The figure and table depict the brain regions showing changes in rsFC with the right DLPFC, revealing a significant group difference (voxel-level threshold, p < 0.001; corrected FWE < 0.05; voxels >30)

A/P, anterior/posterior; S/I, superior/inferior; L/R, left/right; rsFC, resting-state functional connectivity; DLPFC, dorsolateral prefrontal cortex; FWE, family-wise error.

Citation: Journal of Behavioral Addictions 2024; 10.1556/2006.2024.00017

Exploratory analysis of the relationship between changes in right DLPFC-ACC rsFC and changes in SSRT did not show a significant correlation. However, in the active group, the connectivity strength between the ACC and left middle frontal gyrus (MFG) was significantly negatively correlated with the SSRT (Fig. 5).

Fig. 5.
Fig. 5.

Fig. 5A and the table depict the brain regions demonstrating a negative correlation between changes in rsFC with ACC and SSRT in the active tDCS group. In Fig. 5B, the relationship between the ACC–Lt. MFG connectivity and SSRT in the active tDCS group is illustrated. The solid line represents the regression line for the active group, and the dotted line represents the regression line for the sham tDCS group

rsFC, resting-state functional connectivity; ACC, anterior cingulate cortex; SSRT, stop-signal reaction time; tDCS, transcranial direct current stimulation.

Citation: Journal of Behavioral Addictions 2024; 10.1556/2006.2024.00017

Safety and tolerance of tDCS

There was no significant difference in the average number of tDCS sessions between the active and sham groups (active = 9.3 ± 1.0, sham = 9.0 ± 1.2; p = 0.722) and all participants included in the analyses tolerated tDCS well. No significant differences were observed in the occurrence of AEs between the two groups. Regarding the severity of AEs, itching and burning sensations, headache, and other discomfort, such as skin redness at the application site, did not differ between the two groups. However, the severity of the tingling sensation was significantly higher in the active group than in the sham tDCS group (active = 4.3 ± 2.6, sham = 2.1 ± 1.7; p = 0.029). Participants reported that all AEs subsided after tDCS completion and occurred exclusively during tDCS application.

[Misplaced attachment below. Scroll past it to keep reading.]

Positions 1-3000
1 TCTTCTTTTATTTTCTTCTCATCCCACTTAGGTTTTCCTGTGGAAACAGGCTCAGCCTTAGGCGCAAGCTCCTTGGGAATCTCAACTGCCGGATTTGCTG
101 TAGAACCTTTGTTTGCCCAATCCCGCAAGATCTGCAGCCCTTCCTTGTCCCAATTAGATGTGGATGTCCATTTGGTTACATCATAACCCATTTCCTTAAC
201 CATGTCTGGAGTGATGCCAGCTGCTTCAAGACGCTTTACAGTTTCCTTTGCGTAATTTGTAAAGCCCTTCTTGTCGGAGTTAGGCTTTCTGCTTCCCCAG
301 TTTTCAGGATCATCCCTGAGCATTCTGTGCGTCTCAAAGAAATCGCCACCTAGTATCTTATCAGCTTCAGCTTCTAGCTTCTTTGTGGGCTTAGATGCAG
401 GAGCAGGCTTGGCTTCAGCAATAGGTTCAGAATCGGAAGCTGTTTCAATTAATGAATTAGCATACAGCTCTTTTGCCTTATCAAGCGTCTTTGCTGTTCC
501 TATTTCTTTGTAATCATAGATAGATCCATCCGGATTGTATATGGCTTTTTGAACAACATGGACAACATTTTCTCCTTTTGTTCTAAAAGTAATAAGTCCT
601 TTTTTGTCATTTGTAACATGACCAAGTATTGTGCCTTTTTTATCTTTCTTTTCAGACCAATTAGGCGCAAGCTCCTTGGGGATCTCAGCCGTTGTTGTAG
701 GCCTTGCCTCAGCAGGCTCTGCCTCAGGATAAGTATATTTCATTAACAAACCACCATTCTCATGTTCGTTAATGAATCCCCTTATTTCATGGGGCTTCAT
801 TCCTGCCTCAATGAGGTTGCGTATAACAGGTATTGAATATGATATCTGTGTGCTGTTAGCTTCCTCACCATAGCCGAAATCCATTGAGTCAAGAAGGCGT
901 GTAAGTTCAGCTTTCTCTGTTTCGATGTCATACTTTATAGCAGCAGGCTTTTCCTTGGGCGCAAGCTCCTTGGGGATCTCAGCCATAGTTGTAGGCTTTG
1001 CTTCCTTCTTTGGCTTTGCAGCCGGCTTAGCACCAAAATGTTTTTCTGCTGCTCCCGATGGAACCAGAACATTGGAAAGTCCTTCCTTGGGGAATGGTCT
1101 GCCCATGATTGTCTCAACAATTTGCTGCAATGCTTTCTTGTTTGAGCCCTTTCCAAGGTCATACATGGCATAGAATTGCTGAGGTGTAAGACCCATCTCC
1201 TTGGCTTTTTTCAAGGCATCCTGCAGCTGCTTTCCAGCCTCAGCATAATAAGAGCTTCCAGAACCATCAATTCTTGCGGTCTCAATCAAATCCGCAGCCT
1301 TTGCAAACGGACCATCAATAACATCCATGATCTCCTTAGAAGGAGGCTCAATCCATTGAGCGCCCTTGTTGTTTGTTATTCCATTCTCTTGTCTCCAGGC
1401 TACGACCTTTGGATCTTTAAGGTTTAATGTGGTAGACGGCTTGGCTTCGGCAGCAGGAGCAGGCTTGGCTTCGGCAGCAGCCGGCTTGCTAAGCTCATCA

Discussion

This randomized, double-blind, sham-controlled study explored the effect of multi-session bilateral tDCS over the DLPFC on inhibitory control measured by the SST and craving assessed using the VAS in individuals with IGD. Additionally, we investigated the changes in rsFC between the active and sham groups following tDCS and their association with clinical variables.

Regarding the inhibitory control, active tDCS reduced SSRT, indicating improved response inhibition. This aligns with a recent meta-analysis of 45 studies, including 2,668 healthy or clinical populations, that showed the significant effect of tDCS on inhibitory control (Hedge's g = 0.21) (Schroeder et al., 2020). However, the effect of tDCS on inhibitory control in addictive disorders remains understudied. In a study (Witkiewitz et al., 2019), patients with AUD received weekly tDCS for eight weeks with mindfulness-based relapse prevention, revealing no additive effects of active versus sham tDCS on the SSRT task. In contrast, another study involving patients with AUD and chronic tobacco users (Weidler et al., 2022) showed a shortened SSRT after active tDCS, but not sham tDCS. However, no differences between stimulation conditions were observed in healthy controls. Additionally, studies conducted among men with IGD demonstrated that a single-session of tDCS over the right DLPFC resulted in enhanced cognitive regulation of craving and improved inhibitory control over addiction-related cues (Wu et al., 2020, 2021). These inconsistencies in results could be attributed to the heterogeneity of the addiction groups, such as substance type, and the heterogeneity of the stimulation parameters, including electrode montage and stimulation period.